Vaudeville comedians used to love picking on back-seat drivers, especiallywomen back-seat drivers. But modern-day comics now can aim at a unisextarget in the front seat - a space-age nagger called a global-positioningsystem or GPS.
Originally, only the military had GPS equipment, which bounces signals offfour or more satellites to determine where the global-positioning unit isand how to get where the driver, pilot or navigator wants to go.
These days, GPS technology is used for a host of commercial and personalfunctions, and the systems have gone from big, clunky boxes to tiny devicesand dinky cell-phone apps.
Someday probably, we'll each have global positioning medically inserted intoour brains, which will move us around like remote-control cars. Imaginebeing that navigator!
For people of a certain age, GPS sounds very Flash Gordon-outlandish or BuckRogers-unlikely. Supposedly, though, it works ... at least most of the time.
Sometimes, however, even the best technology can have a senior moment.
Cousin John and his wife Pat were driving down Highway 1 from San Franciscoto Cambria. They've been visiting us here via that route for more than 30years, but John turned on the GPS anyway, for fun and to track how muchfurther they had to go and how long the device figured it would take tocomplete the journey.
At one point in the steepest, twistiest part of the roadway, the GPS becamedirectionally challenged.
"Turn right in 300 feet," the little lady leprechaun inside the GPS said,not acknowledging that the only route to the right was 800 feet straightdown to the rocky shoreline below.
"Turn right in 100 feet," the GPS said more insistently. How adorable! Theengineers programmed in some impatience.
"Turn right NOW," the leprechaun insisted indignantly. "Turn right NOW."
Then all was silent, except for chuckling noises heard from Pat and John.
Finally, the electronically stubborn GPS said disgustedly, "Go back! Turnaround!"
John turned it off. When he turned the GPS back on again, the lady seemed tohave regained her composure, and allowed them to proceed on the only routethey could take at that point along Highway 1, short of taking a sudden,chilly swim.
On another visit, the same GPS kept exhorting John and Pat to turn left inplaces where there were no left-turn opportunities on that stretch ofHighway 1, apparently having determined that the only logical route toCambria was on Highway 101.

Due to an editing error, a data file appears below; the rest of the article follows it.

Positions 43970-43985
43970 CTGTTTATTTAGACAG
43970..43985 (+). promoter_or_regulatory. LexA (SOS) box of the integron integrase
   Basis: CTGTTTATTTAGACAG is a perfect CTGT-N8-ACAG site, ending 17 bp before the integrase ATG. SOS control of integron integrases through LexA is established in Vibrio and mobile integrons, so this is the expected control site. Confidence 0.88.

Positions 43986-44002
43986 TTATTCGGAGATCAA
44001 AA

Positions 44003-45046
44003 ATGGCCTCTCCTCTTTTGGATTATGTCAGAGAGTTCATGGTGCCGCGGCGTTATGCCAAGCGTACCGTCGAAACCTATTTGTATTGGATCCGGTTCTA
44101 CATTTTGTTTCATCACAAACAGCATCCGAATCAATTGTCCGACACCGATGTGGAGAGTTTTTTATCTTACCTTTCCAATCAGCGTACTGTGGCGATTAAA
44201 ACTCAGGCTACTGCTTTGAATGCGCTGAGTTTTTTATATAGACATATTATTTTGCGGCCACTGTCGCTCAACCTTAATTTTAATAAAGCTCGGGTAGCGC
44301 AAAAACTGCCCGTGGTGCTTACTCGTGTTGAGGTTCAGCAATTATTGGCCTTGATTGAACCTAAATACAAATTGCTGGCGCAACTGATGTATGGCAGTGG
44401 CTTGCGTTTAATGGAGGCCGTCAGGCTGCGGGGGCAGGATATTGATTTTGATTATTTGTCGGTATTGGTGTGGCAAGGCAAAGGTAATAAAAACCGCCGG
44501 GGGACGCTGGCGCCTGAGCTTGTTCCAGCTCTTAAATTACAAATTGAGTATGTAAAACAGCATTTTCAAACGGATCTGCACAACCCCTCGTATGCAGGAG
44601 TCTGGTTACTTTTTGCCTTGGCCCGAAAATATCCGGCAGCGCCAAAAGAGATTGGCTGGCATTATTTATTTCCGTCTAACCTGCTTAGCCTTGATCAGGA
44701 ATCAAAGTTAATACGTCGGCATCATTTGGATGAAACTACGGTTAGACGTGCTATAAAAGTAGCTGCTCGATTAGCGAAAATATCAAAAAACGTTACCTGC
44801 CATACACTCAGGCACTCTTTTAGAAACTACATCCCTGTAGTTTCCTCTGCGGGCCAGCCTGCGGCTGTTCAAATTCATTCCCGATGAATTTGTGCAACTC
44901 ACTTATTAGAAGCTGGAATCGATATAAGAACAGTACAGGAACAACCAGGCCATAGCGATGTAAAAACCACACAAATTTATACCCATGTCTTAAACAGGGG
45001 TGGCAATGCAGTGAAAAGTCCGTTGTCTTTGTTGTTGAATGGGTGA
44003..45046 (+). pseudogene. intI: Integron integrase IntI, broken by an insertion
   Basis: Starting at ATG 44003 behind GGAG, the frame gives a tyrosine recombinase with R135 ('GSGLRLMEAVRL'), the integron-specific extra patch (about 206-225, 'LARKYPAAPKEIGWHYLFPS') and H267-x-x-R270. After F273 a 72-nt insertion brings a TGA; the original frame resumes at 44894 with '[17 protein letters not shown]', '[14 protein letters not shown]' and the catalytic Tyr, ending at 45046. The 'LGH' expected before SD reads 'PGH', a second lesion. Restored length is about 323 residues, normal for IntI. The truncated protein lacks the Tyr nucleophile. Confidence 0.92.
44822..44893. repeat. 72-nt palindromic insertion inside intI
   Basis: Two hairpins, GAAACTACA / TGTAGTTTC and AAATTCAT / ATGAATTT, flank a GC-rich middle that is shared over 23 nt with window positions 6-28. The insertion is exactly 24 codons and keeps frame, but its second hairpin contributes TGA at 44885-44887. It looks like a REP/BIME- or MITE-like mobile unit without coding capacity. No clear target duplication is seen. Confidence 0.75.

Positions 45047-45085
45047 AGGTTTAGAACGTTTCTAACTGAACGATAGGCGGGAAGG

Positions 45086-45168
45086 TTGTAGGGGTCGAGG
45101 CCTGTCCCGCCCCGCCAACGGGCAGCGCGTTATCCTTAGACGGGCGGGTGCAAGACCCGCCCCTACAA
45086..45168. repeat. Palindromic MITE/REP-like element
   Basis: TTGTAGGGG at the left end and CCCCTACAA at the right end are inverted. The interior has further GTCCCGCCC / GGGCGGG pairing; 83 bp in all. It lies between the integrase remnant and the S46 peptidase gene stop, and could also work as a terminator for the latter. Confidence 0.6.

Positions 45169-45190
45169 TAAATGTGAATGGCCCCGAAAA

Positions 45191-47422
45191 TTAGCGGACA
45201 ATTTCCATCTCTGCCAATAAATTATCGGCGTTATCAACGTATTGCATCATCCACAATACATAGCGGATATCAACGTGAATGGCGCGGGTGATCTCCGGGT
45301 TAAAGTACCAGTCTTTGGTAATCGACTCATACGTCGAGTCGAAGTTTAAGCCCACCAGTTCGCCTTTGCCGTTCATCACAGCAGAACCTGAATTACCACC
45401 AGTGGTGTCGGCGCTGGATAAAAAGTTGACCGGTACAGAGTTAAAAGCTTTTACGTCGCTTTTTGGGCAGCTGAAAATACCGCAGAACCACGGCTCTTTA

Other family members have had similar GPS experiences, including our sonRichard and daughter-in-law Robin.
Their device was trying to direct them someplace impossible, too. Once pastthe point of no return, a disagreeable-sounding GPS voice growled,"Recalculating route. Please wait."
The ultimate family misdirection wasn't from a GPS, however, but wastriggered by a one-letter error in a request to Google Maps.
Son Richard wanted a route mapped out from Reno to Murdock, Wash., a tripMapquest estimates would require 22 direction changes to go 550 miles inabout 9.5 hours.
However, Richard accidentally keyed in the town's name as Murdoch with an h,not a k.
What Google Maps gave him was an eight-page itinerary with 130 separateinstructions.
Richard was to head from Reno to the Washington-Canada border, nowhere nearMurdock. From there, instruction No. 23 told him to "kayak across thePacific Ocean," going approximately 2,756 miles in about 14 days.
After crossing Hawaii east to west, it was back into the kayak, whichRichard was to paddle toward Japan for 3,879 miles in 22 days.
Nowhere did the instructions mention sleep, food, restrooms or thepossibility of sharks and typhoons.
Once in Japan, Richard was to execute 59 more maneuvers which I can'tdescribe, because the directions are mostly in Japanese. But the mapindicates he'd head for the southwestern edge of the archipelago.
From there, yup, it was back in the kayak again for another 3,358 miles toAustralia in 17 days, 8 hours. Following another 30 instructions would takehim from the Northern Territory to the continent's southeastern edge...andthe town Google Maps labels as "Murdoch WA, Australia."
So, forget the comedians: There's an electronic giggle-producer, even if itdoes send you off on extreme wild-goose chases (a new Olympic sport,perhaps?).
These days, having a human back-seat driver doesn't seem so bad after all, no matter which seat he's sitting in.